Indeed, some of my conservative commenters have mentioned over here that if you are going to ban “pre-existing conditions,” you must have an insurance mandate. Otherwise, people would go without insurance until something catastrophic happened, and the insurance pool would be dominated by sick people, without a balance of healthy people.

Of course, liberals are all over the fact that the mandate started as a Republican idea:

“The truth is this is a Republican idea,” said Linda Quick, president of the South Florida Hospital and Healthcare Association. She said she first heard the concept of the “individual mandate” in a Miami speech in the early 1990s by Sen. John McCain, a conservative Republican from Arizona, to counter the “Hillarycare” the Clintons were proposing.

McCain did not embrace the concept during his 2008 election campaign, but other leading Republicans did, including Tommy Thompson, secretary of Health and Human Services under President George W. Bush.

Seeking to deradicalize the idea during a symposium in Orlando in September 2008, Thompson said, “Just like people are required to have car insurance, they could be required to have health insurance.”

Among the other Republicans who had embraced the idea was Mitt Romney, who as governor of Massachusetts crafted a huge reform by requiring almost all citizens to have coverage.

“Some of my libertarian friends balk at what looks like an individual mandate,” Romney wrote in The Wall Street Journal in 2006. “But remember, someone has to pay for the health care that must, by law, be provided: Either the individual pays or the taxpayers pay. A free ride on government is not libertarian.”

Romney was referring to the federal law that requires everyone to be treated in emergency rooms, regardless of their ability to pay.

In truth, I think it’s just as much a Democratic idea as a Republican one. Hillary Clinton embraced the mandate as a candidate for President, for example.

All of this arguing over the mandate, after the fact, is just so much Kabuki Theater and manufactured outrage. It’s dishonest for Democrats to say that this is purely a Republican idea but it’s even more dishonest for Republicans to run from the policy they once advocated–and it’s shameful that they would stoke outrage among their unhinged base for something they have supported for decades.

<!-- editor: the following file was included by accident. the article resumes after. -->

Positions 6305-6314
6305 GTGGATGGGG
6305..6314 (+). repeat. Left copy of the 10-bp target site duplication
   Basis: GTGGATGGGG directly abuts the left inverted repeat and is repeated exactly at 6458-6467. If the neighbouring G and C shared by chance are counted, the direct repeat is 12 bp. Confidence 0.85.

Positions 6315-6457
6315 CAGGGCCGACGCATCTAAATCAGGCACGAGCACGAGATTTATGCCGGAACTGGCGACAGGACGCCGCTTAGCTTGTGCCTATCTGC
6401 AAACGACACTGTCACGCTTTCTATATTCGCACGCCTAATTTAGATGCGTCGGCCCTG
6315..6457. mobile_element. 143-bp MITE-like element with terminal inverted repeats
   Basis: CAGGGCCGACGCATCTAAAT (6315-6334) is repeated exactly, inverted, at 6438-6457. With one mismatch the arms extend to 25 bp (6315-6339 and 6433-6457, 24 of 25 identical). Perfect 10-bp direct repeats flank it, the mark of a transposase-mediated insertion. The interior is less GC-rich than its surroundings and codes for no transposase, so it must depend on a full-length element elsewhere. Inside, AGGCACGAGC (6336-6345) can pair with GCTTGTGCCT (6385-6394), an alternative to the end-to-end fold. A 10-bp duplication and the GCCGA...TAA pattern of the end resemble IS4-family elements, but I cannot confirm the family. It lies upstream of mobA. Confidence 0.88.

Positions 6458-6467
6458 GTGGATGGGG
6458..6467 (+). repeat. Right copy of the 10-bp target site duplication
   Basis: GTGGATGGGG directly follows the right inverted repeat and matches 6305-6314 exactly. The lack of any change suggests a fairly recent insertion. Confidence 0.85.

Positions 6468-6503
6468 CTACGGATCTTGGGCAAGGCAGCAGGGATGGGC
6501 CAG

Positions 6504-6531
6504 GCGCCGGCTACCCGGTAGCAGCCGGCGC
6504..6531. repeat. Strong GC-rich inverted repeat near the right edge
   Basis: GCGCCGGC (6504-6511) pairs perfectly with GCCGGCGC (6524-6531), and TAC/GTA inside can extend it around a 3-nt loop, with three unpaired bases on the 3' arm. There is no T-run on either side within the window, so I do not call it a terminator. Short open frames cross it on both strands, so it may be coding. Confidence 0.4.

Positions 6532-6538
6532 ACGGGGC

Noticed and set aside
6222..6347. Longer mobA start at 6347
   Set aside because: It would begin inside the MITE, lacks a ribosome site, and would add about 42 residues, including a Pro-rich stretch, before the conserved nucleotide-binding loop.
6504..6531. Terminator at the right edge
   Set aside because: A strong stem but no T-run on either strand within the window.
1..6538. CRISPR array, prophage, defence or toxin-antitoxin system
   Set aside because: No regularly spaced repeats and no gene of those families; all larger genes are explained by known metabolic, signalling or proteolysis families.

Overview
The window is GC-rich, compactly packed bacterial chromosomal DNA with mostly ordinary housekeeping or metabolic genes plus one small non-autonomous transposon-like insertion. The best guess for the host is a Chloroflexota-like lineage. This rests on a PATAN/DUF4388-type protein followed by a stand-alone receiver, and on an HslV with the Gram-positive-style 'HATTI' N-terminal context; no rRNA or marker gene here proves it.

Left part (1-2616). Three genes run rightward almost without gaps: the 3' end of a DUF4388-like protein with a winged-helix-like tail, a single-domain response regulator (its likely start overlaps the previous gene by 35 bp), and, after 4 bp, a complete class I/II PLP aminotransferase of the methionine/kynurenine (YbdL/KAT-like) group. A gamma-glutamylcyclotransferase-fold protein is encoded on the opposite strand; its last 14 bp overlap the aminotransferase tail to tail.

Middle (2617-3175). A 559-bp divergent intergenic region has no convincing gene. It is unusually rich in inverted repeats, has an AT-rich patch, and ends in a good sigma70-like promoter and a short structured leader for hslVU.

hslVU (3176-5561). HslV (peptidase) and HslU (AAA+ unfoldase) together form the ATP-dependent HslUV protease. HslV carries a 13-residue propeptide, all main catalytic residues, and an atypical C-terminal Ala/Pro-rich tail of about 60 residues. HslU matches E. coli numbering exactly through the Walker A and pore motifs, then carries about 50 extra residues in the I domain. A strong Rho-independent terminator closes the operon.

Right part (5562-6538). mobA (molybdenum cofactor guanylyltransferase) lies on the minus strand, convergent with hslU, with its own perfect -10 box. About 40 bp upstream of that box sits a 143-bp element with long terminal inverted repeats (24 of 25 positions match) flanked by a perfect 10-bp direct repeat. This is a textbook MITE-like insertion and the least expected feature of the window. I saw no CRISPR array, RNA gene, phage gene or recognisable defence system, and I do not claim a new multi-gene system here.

Just another sign of our broken system. I’m still waiting for the grown-ups to arrive.


Filed under Bill Frist, healthcare, memory hole

Real Deep Memory Hole

Elizabeth Edwards gives a searing indictment of the media in an op-ed in today’s New York Times. She articulates beautifully much of the frustration we’ve all felt this campaign season: the shallow campaign coverage, the media’s “casting” of characters as if they were filming a movie not covering a news story, or how they treat viewers like consumers who are buying soap, not citizens trying to make an informed decision about our nation’s leadership. It’s an excellent read and I urge everyone to go read the column.

The thing that’s astonishing to me–and Edwards herself admits this–is how it’s always been this way! Even during the McCarthy hearings, she notes, only one network televised the proceedings. Today we have more networks than ever, 24-hour cable news, and channels devoted to everything from shopping to health news, yet news coverage is as shoddy as ever.

I know what she means. I picked up the October 12, 1972 issue of Rolling Stone at a junk shop on 8th Avenue a year or so ago. I love old newspapers and magazines, it’s a great window into the memory hole.

This one has a column by founding editor Ralph Gleason called “Perspectives: Youth Won’t Vote For Nixon.” Gleason writes:

Newspapers, as A.J. Liebling explained in The Press, are neither public servants nor custodians of the Holy Grail.

They are private enterprises in a capitalist economy whose primary function is to make money. Just like a department store or a gas station.